Cooperation with Iran

The diplomatic relations between the countries date back to May 20, 1920

The diplomatic relations between the countries date back to May 20, 1920 when the RSFSR and Persian Governments exchanged mutual recognition notes. However, officially they kicked off in 1921 after the Soviet-Iranian Treaty of Friendship had been signed. The bilateral document was ratified in Tehran on February 26, 1922 and registered in the League of Nations on June 7, 1922.

On December 25, 1991, Iran expressed its desire to continue contacts with Russia as the successor to the USSR.

A significant contribution to strengthening the legal and contractual basis of bilateral ties of Russia and Iran is the Treaty of Fundamentals of Relations and Principles of Cooperation of March 12, 2001 signed by the Presidents in Moscow. The document came into force on April 5, 2002.

The Presidents also meet at the SCO Council of Heads of States, CICMA summit, and Caspian summit. As regular are contacts between heads of ministries and agencies.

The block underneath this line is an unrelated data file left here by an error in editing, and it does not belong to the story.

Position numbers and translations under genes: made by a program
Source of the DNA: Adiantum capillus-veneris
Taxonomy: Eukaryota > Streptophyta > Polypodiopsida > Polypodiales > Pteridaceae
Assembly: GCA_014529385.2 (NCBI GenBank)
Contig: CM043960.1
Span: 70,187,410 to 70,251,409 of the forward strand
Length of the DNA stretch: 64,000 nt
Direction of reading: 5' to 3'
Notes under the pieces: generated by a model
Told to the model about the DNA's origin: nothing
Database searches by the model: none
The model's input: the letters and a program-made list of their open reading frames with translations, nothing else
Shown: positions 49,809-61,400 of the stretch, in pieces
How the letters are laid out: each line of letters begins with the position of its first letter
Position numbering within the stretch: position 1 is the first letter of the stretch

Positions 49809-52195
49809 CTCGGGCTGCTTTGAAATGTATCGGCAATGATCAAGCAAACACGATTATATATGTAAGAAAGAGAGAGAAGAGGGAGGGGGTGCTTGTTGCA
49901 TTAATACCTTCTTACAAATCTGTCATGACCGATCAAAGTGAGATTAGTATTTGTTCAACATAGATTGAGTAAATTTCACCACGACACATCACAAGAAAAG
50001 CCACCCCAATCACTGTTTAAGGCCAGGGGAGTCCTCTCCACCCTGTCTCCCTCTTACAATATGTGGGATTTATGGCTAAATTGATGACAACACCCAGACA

Comprising the bedrock of military and technical cooperation are the agreements signed between the Governments in 1989-1991.

In 1990-1996, Iran received S-200VE SAM systems, MiG-29 fighters, Su-24MK tactical bombers, Mi-17 helicopters, as well as diesel-electric submarines, and other weapons from Russia.

The cooling of ties with Iran that followed was attributed to the U.S.-prompted sanctions against the Islamic country.

During the October 2001 visit of an Iranian delegation led by Minister of Defense Ali Shahmani, an Intergovernmental Agreement on Military and Technical Cooperation was signed.

The same year witnessed the inception of an Intergovernmental Committee on Military and Technical Cooperation. In 2002-2005, Russia delivered to Iran a batch of Mi helicopters. In 2003-2006, Iran received Su-type attack aircraft. In December 2005, Russia and Iran signed a deal for supply of Tor-M1 SAM systems and ammunition for them. Having fulfilled its obligations in 2007 under the contract, Russia became the major arms exporter to Iran. Its share accounted for around 85 percent of the total weapons imported by the Islamic partner.

The Russian-Iranian military and technical cooperation is entirely consistent with current international laws and regulations.

Iran hosts a representative office of Rostec, Russia’s state corporation, that also projects Rosoboronexport’s interests in the country. Telephone number of the office: (+98912) 108-45-74, fax: (+9821) 6670-51-49, e-mail: